This is a vivid little book, as much a platform for the author’s musings on a variety of subjects as it is a travelogue. Grossman was a Jewish writer in the Soviet Union who had just had his masterwork confiscated by the authorities, when he traveled to Armenia to work on a “translation” of an Armenian novel. (He was actually cleaning up a literal translation into literary Russian, and did not in fact speak Armenian at all.) This short book is more essay collection than straight travel narrative; Grossman reflects on the landscape, on various people he meets and experiences he has, and on aspects of life in general that interest him.
At the beginning I enjoyed this book, appreciating the immediacy of Grossman’s writing and the thought-provoking subjects he touches on, but I found myself losing patience as I went on, and ultimately this book fell on the back burner.
Here’s an example of one of the passages that struck me, from a section in which Grossman wonders why the view of a beautiful lake doesn’t strike a chord of wonder within him:
For a particular scene to enter into a person and become part of their soul, it is evidently not enough that the scene be beautiful. The person also has to have something clear and beautiful present inside them. It is like a moment of shared love, of communion, of true meeting between a human being and the outer world.
The world was beautiful on that day. And Lake Sevan is one of the most beautiful places on earth. But there was nothing clear or good about me – and I had heard too many stories about the Minutka restaurant. After listening to the story of the lovesick princess, I asked, “But where’s the restaurant?”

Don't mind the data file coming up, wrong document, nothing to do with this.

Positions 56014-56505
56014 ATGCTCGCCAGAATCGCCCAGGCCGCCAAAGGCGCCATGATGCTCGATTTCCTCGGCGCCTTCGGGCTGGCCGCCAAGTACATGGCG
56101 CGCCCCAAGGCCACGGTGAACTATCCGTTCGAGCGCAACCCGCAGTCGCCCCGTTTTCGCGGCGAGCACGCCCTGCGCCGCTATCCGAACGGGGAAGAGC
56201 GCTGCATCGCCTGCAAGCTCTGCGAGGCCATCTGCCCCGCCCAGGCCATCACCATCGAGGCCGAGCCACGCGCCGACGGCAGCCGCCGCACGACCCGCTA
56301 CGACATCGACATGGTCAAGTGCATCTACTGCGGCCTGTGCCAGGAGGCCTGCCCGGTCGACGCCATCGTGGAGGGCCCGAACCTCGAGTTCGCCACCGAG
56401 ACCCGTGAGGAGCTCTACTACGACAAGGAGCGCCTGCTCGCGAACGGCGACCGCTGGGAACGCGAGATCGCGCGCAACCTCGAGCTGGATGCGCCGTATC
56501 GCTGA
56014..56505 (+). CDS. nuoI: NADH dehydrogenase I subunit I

. . . .
Or was it the thousands of paintings I had seen? Were they what poisoned my encounter with the high-altitude lake? We always think of the artist’s role as entirely positive; we think that a work of art, if it is anything more than a hack job, brings us closer to nature, that it deepens and enriches our being. We think that a work of art is some kind of key. But perhaps it is not? Perhaps, having already seen a hundred images of Lake Sevan, I thought that this hundred-and-first image was just one more routine product from a member of the Artists’ Union.
And here’s a passage that made me want to roll my eyes, thinking that the author puts altogether too much faith in his own feelings and perceptions:
But I repeat: there are many ways through which one can recognize that someone believes in God. It is not just a matter of words, but also of tones of voice, of the construction of sentences, of the look in a person’s eyes, in their gait, in their manner of eating and drinking. Believers can be sensed – and I did not sense any in Armenia.
What I did see were people carrying out rites. I saw pagans in whose good and kind hearts lived a god of kindness.
Why Grossman would think he could recognize Christianity from a person’s gait and syntax, of all things, especially cross-culturally, and why he is so confident in this ability that he can declare a country devoid of real Christians, I have no idea.
At any rate, this is a well-written little book that ranges over a wide variety of topics. Ultimately, I’d have liked it better if it had contained more about Armenia and less of the author’s pontification. But I did learn more about the country than I knew before, which was not much. (Judging from the selection of books shelved on Goodreads as “Armenia” – almost none of which are set there – I had the vague impression that the country had come into being only after the Armenian genocide. As it turns out, it is an ancient country with a long history and unique language.)